03-13-2007, 09:57 PM
| | Re: cygwin security in sensitive production
> - Security on processing arbitrary data. What happens if your Bash Script
> running within Cygwin stumbles on strange filenames?
Depends on what it uses those names for, I guess..
I doubt there may be a buffer overflow flaws in the shellcode, but
anyway,, we shall try to avoid running shell scripts outside the
container (and only UNIX-type names will be allowed in the container).
The only Cygwin piece thing that's going to look outside the
is Tripwire binary. Tripwire, compiled in Cygwin from sour,
has proved to work on strange Windows filenames just fine.
Of course, it has not been tested against things like buffer
on long names, but we probably can make sure that names aren't too
on the whole Windows box.
> - Loader behaviour. At least not Cygwin itself, but some of Cygwin's tools
> might use what's called a ".shared" section, which effectively is shared
> memory among multiple instances of the same binary. If someone with normal
> user rights and an admin are running such a binary at the same time, and
> additionally the program holds security-relevant data in this shared
> memory, it might lead to privilege escalation, since there's no security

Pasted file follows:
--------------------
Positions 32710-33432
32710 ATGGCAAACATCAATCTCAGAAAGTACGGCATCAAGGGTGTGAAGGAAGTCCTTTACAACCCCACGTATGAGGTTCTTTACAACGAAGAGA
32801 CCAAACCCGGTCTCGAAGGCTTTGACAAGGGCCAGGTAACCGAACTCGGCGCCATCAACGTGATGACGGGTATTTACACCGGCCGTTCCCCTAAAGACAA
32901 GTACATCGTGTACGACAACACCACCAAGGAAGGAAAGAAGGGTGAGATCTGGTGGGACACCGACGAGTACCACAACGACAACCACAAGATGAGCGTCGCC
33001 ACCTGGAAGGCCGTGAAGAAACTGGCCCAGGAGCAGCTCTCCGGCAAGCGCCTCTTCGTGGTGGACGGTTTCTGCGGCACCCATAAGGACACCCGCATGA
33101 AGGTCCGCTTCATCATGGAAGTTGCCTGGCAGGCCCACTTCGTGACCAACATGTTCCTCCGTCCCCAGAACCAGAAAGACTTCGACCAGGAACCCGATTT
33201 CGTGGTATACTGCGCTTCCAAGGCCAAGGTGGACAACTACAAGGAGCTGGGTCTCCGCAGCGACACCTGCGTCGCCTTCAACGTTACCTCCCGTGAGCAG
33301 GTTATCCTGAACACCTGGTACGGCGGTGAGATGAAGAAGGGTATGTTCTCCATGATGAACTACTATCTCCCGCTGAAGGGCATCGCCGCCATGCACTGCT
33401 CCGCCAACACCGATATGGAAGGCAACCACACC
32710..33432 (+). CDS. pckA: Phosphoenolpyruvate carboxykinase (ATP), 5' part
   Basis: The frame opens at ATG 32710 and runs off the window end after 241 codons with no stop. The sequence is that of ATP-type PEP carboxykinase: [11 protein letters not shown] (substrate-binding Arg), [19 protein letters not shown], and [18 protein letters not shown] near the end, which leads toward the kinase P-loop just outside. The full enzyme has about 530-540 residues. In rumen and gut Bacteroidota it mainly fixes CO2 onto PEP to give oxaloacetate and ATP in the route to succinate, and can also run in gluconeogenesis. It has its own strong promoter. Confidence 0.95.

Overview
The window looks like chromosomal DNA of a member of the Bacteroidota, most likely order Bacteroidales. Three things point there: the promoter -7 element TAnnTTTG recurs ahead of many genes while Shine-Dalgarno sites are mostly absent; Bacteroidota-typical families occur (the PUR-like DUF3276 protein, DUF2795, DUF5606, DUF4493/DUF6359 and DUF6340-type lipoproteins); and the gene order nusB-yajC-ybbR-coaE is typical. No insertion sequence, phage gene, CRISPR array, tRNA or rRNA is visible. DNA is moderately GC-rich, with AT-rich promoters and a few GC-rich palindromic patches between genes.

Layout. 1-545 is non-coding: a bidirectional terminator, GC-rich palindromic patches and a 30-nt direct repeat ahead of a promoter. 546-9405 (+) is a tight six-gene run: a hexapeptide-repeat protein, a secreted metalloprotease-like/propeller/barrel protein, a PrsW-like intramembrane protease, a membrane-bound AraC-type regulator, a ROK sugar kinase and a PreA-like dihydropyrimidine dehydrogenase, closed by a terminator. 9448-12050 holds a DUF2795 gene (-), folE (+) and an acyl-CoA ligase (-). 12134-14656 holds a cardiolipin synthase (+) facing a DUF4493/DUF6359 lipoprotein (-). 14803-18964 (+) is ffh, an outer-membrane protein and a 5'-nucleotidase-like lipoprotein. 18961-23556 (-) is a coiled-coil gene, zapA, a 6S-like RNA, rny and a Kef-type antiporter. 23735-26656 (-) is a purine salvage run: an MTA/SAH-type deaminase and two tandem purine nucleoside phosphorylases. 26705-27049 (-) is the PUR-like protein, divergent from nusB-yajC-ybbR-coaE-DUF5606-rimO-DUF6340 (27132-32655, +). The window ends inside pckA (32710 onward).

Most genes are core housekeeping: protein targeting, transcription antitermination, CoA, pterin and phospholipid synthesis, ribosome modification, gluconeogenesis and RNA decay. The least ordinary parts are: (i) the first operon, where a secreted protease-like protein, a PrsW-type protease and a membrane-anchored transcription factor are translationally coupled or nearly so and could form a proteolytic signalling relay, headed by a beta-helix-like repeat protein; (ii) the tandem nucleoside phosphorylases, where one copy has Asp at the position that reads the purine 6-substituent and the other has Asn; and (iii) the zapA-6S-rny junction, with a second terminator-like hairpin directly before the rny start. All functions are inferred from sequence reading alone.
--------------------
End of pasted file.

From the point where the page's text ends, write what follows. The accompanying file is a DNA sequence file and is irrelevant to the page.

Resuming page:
> boundary on such kind of shared memory.
OK. We shall watch for not running multiple instances. This should be
not too difficult - the load is very moderate, no incoming traffic to
(it will only push the data, and never pull).
I believe we should be able to control this.
Many thanks, the points you raised, added more to my watch list.
> Out of curiosity, how are your Unix boxes configured? I have heard
> that mandatory access controls (MAC) are difficult to setup on most
> versions of Unix. I am impressed that your organization has them B1
> certified. Anything special that you fellows had to do?
These will run Solaris 10 with Trusted Extentions.
Not sure how Solari's RBAC (Role Based Access Control) relates to MAC,
but there are few B1 certified servers in the house built by other
this way, so I hope this should be possible for our team, too.